The United States reported 83,000 confirmed cases of COVID-19 on Friday -- the highest single-day total in the U.S. and the world since the pandemic began in January.
CNN said this total far surpasses the country's previous one-day high of 77,362, reported July 16, according to the prestigious Johns Hopkins University. Data from Johns Hopkins University confirmed previous estimates from media outlets indicating a record-high daily case toll Thursday.
Before Johns Hopkins revealed the record case number, NBC News reported 77,640 new cases Thursday, up from the previous record of 75,723 on July 29. NBC said this number was a record-breaking daily tally. Its tracker reported total COVID-19 cases in the U.S. at nearly 8.5 million with 224,280 deaths Thursday. It said there were 921 coronavirus-related deaths this day.
Reacting to the record 80,000 new cases, Dr. Michael Osterholm, director of the Center for Infectious Disease Research and Policy (CIDRAP) at the University of Minnesota, warned this grim toll will keep increasing. He again said the U.S. is "just entering the darkest days" of the pandemic.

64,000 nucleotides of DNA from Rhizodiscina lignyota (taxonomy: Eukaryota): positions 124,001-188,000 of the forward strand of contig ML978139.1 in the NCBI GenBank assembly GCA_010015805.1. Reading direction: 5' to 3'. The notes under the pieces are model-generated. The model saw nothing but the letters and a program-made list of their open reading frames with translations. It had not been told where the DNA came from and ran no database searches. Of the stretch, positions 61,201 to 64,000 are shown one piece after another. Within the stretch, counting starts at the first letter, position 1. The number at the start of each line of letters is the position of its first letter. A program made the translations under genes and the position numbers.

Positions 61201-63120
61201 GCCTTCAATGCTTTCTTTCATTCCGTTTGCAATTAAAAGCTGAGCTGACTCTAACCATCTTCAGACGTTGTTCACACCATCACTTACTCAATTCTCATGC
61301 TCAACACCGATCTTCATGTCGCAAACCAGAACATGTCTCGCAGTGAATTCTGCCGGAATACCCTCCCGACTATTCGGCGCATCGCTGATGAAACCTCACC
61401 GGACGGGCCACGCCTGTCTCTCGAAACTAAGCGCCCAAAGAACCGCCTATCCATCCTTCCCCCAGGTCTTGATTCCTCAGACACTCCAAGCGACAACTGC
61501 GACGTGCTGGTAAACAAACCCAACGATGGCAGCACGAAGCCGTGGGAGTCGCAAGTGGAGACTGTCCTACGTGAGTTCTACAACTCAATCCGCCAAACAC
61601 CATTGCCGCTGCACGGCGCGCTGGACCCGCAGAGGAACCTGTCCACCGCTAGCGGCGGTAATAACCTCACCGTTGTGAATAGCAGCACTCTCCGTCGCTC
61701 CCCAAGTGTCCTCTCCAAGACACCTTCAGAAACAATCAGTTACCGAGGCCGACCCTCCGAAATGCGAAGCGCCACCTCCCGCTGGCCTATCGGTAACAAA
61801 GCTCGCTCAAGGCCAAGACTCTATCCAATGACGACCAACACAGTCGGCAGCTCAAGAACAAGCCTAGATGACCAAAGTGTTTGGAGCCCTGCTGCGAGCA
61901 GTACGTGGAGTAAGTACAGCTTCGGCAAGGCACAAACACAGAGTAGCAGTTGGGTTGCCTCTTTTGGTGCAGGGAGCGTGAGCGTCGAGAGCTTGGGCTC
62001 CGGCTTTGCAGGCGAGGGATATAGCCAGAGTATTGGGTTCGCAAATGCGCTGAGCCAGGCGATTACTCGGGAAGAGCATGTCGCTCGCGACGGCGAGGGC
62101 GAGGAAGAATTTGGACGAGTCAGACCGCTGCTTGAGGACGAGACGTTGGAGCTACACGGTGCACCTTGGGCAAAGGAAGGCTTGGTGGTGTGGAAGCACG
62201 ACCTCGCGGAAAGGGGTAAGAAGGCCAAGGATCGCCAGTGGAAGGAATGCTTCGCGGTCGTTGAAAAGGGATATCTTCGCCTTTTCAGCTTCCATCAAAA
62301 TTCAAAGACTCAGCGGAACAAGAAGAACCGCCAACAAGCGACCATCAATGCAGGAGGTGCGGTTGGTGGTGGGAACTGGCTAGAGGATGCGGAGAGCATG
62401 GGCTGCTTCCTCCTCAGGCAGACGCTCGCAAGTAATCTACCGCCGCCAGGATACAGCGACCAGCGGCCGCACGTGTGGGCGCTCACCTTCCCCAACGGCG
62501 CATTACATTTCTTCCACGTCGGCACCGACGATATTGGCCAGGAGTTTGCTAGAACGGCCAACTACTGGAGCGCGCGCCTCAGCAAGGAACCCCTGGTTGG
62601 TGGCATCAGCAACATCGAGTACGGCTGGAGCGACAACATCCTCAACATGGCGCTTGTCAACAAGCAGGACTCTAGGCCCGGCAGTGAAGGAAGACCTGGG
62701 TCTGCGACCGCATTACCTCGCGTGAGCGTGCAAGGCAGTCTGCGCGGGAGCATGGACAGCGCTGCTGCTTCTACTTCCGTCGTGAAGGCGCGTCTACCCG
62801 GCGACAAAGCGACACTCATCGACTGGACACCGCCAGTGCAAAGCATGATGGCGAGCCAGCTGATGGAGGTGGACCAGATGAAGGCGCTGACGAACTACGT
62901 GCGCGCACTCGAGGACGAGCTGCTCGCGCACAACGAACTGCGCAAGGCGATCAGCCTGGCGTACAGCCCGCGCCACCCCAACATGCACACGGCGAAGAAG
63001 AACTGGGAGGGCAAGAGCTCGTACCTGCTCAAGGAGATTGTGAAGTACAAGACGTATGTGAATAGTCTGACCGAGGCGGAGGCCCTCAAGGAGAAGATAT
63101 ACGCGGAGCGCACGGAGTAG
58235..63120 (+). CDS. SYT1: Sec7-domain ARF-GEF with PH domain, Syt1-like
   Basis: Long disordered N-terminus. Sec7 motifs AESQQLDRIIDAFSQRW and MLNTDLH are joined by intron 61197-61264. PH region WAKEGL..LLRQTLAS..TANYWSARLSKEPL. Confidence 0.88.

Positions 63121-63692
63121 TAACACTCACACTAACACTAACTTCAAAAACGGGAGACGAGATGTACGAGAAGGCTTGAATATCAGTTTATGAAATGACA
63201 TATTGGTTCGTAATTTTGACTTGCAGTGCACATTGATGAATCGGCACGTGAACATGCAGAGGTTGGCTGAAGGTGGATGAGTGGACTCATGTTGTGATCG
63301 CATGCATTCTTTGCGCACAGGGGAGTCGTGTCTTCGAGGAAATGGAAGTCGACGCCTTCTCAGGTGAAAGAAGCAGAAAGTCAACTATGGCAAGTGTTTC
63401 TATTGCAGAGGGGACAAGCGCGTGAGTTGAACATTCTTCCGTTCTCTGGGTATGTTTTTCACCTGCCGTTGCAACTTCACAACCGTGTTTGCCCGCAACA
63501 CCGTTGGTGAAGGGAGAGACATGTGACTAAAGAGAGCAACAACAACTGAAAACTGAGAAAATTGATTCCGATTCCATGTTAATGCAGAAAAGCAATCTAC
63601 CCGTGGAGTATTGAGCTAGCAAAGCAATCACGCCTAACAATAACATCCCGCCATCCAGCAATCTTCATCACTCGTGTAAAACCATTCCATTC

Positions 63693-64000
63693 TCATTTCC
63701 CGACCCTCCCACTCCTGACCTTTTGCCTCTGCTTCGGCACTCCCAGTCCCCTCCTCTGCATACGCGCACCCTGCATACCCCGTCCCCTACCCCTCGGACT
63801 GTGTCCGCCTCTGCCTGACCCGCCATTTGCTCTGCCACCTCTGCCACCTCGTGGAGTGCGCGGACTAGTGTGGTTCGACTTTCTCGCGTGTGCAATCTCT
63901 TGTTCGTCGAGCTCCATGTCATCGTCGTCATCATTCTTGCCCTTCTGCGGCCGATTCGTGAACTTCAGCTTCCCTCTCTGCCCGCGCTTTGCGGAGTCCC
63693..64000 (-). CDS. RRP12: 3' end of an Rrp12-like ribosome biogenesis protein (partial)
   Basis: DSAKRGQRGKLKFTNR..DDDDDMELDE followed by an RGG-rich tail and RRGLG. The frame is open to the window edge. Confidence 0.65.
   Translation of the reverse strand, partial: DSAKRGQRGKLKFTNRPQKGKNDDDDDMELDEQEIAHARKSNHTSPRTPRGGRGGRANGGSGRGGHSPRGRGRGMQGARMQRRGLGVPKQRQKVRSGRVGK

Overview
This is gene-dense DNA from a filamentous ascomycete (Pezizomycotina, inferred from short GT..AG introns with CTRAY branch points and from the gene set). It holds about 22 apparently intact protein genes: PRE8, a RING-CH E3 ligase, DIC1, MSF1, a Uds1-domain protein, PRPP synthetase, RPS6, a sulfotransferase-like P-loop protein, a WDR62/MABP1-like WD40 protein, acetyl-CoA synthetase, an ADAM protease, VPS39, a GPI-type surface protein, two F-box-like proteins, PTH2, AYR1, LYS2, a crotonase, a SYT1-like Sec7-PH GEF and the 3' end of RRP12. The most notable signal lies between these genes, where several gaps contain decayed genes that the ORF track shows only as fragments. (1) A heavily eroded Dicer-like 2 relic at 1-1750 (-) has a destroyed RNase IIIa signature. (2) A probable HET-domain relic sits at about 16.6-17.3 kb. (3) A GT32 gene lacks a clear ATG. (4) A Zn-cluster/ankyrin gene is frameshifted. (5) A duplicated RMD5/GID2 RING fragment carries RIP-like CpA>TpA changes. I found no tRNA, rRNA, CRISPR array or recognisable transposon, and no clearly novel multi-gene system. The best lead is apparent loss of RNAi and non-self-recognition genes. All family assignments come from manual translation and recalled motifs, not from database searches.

He looked back at Labor Day on September 7 when there were 32,000 daily cases in the U.S. Osterholm again reiterated a previous prediction where he said the U.S. will "hit six figure numbers in the number of cases" while dealing with a "precipitous rise in deaths in next few weeks."
He partly blamed the historic rise on "pandemic fatigue" but wryly noted, while Americans appear tired of the virus, "the pandemic isn't tired of dealing with them," he said on CNN.
Osterholm called on Americans to keep staying apart, or social distancing, to wear masks, and to hand wash until a vaccine becomes widely available to the American public by the second or third quarter of 2021.
He again pointed out Asian countries have basically beaten back the virus. The U.S. can learn from their experience, he said.
The unwanted jump confirms urgent warnings by health experts of a second wave and twindemic triggering record spikes in cases and deaths, especially with the onset of colder weather.
The ongoing nationwide surge belies President Donald Trump's patently false claims the country is rounding the corner of the pandemic.
A report released on Wednesday by Columbia University estimated that anywhere from 130,000 and 210,000 COVID-19 deaths could have been avoided in the Trump administration had followed the advice of its own health experts. It condemned Trump's response to the pandemic as an "enormous failure."
"The weight of this enormous failure ultimately falls to the leadership at the White House - and among a number of state governments - which consistently undercut the efforts of top officials at the CDC and HHS," said the report said.
Along with the record daily new cases and almost 1,000 daily deaths, the number of COVID-19 patients in U.S. hospitals has hit a two-month high.
There are now over 40,000 hospitalized coronavirus patients across the country, up 33% from Oct. 1, according to Reuters.